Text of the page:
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“Financial literacy is critical to the economic success of families and communities.”

Shannon Schuyler

PwC Chief Purpose Officer and US Corporate Responsibility Leader
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Measuring our success

With the momentum built and Earn Your Future in motion, we knew measuring our efforts was critical to success. We dedicated more resources to program evaluation and data analytics. As our experience deepened, we shared our insights with other PwC territories around the globe, clients and nonprofit collaborators to broaden our impact and create more solutions. We transitioned from a member of the community to a leader in the space.
Milestone, January 2015
The first issue of TIME for Kids - Your $ is released, a financial education magazine for fourth, fifth and sixth graders sponsored by the PwC Charitable Foundation.
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Learning is a two way street

Research informs and helps us make better decisions. Both on our own and through collaboration with external experts, we published several articles, with topics including millennials and college planning, millennials’ struggle with financial literacy, leveraging technology in education and measuring business investments in education. From this work, we learned more about the landscape, how the emerging world will play a role and what it means to innovate.
Money icon 92% of teachers agree that financial education should happen at school and at home.
Milestone, April 2015
EYF is expanded to $190M to support new research, expand training for teachers and invest in organizations that are revolutionizing the field of financial education.

Increased commitment

1M service hours
2.5M students/ educators
$90M financial investment
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Answering the call

The President's Advisory Council on Financial Capability for Young Americans approached PwC for support in deploying the Personal Finance Educator Micro-Credential Project, which tests the hypothesis that if teachers become more confident with personal finance topics, and better understand effective strategies for teaching these topics, they will be more competent in teaching them to students.
Milestone, August 2015
PwC's financial literacy curriculum expanded to include 30 modules.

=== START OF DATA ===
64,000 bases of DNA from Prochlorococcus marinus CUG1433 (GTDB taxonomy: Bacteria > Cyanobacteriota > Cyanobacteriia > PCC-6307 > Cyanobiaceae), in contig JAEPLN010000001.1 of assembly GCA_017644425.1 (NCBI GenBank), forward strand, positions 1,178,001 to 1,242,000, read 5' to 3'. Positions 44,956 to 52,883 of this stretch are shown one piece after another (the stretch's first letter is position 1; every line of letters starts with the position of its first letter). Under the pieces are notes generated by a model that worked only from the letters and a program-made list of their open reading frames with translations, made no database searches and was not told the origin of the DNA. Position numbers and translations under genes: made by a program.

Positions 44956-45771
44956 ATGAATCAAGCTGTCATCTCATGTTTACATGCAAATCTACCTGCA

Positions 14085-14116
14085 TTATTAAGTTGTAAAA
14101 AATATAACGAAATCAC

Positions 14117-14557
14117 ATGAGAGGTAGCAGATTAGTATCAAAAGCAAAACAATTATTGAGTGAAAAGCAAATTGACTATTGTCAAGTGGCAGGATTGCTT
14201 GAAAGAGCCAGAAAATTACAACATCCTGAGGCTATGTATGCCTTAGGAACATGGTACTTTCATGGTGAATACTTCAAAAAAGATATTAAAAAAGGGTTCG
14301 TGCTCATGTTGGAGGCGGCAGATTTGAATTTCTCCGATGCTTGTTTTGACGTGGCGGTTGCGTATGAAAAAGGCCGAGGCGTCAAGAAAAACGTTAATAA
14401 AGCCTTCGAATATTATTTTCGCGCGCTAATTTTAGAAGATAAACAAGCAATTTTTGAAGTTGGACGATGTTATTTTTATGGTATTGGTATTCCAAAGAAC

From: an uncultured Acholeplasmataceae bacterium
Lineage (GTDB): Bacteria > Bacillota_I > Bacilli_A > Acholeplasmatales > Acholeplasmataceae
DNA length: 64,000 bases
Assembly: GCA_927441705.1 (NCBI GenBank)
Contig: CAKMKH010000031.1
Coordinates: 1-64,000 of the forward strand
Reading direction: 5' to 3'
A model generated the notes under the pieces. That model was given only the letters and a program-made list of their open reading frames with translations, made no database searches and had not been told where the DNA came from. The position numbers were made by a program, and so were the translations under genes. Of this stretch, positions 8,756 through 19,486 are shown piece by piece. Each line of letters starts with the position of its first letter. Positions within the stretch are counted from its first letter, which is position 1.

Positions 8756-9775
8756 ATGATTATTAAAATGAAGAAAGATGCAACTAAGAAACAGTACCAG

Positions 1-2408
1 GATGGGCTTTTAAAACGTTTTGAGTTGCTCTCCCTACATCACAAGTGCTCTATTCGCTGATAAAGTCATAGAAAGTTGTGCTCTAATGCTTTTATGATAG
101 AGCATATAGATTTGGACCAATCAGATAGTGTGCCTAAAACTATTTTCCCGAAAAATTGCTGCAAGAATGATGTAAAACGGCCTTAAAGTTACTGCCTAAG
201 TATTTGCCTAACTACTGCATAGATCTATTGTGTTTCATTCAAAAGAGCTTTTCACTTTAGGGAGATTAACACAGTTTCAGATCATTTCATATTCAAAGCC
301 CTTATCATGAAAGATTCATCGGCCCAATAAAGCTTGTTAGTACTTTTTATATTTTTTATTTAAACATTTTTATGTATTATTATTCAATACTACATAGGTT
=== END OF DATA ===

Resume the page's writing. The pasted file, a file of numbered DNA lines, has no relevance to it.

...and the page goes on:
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Encouraging innovative instruction

In collaboration with DonorsChoose.org, the PwC Charitable Foundation supported an Innovation Challenge and Classroom Rewards program to encourage teachers to think creatively about how they bring financial literacy to life in their classrooms and to teach our Earn Your Future curriculum.
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Solving for the future

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The first four years of EYF showed us that solving important problems does not have a simple or easy answer. It requires disruptive ideas, thoughtful solutions and an evolving approach. With the launch of a world-class online curriculum, we are broadening our reach and further supporting those that need it most. Our latest resources help students not only develop financial acumen but challenge them to prepare for the jobs of tomorrow that don’t exist today, the skills needed for those jobs and the social issues to be solved through their talents.
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EYF Digital Lab

The Earn Your Future Digital Lab, an investment from the PwC Charitable Foundation, includes 22 interactive online modules on financial education designed for learners at beginner (elementary), intermediate (middle) and advanced (high school and adult learners) levels. Students learn financial fundamentals through innovative digital self-paced lessons featuring custom videos, animations and interactive activities.

Join us on our EYF journey.